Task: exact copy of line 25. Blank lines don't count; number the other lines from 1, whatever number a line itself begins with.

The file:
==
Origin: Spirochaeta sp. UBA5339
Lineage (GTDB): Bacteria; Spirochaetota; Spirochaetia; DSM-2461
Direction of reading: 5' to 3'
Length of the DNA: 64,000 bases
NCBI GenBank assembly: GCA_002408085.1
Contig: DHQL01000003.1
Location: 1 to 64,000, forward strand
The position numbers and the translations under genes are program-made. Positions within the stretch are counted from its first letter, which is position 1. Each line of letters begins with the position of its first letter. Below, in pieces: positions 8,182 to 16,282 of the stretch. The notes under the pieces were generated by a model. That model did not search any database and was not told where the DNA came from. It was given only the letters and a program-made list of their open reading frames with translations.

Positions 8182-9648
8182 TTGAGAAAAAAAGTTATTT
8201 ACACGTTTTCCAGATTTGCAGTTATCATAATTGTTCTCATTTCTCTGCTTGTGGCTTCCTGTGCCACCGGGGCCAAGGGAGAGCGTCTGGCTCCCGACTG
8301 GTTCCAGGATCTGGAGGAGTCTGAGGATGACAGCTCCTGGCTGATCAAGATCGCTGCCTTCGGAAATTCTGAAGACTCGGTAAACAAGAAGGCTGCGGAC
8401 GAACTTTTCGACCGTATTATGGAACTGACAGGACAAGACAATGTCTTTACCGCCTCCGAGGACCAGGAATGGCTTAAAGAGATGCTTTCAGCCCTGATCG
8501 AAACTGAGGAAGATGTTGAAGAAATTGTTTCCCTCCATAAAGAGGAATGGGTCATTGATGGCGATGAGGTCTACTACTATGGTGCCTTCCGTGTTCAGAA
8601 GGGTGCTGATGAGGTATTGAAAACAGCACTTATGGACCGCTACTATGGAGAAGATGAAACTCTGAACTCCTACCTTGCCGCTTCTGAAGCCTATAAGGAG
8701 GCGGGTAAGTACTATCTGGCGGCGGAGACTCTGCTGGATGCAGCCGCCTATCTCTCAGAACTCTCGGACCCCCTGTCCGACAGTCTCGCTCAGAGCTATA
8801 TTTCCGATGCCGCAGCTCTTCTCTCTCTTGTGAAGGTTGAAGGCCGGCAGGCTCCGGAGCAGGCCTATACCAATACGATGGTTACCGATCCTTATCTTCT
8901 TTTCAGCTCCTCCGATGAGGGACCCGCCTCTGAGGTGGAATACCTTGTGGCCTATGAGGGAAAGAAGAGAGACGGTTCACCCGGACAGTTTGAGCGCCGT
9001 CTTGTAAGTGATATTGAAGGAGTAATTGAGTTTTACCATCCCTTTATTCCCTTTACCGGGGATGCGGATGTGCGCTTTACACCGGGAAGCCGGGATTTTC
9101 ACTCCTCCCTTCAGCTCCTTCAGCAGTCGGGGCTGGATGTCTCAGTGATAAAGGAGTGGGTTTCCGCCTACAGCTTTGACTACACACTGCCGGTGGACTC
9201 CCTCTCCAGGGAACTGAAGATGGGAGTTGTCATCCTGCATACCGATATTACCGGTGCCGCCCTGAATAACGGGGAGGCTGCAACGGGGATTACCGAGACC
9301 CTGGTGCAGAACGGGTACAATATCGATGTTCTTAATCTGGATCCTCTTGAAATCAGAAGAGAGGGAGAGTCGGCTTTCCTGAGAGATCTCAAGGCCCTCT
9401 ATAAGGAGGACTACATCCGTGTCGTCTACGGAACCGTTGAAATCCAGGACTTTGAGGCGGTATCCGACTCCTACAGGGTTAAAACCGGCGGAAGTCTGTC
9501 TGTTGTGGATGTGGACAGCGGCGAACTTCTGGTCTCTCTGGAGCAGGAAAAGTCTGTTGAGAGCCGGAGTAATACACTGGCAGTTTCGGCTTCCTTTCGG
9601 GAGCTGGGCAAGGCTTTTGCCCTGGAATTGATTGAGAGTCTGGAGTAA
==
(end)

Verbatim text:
9601 GAGCTGGGCAAGGCTTTTGCCCTGGAATTGATTGAGAGTCTGGAGTAA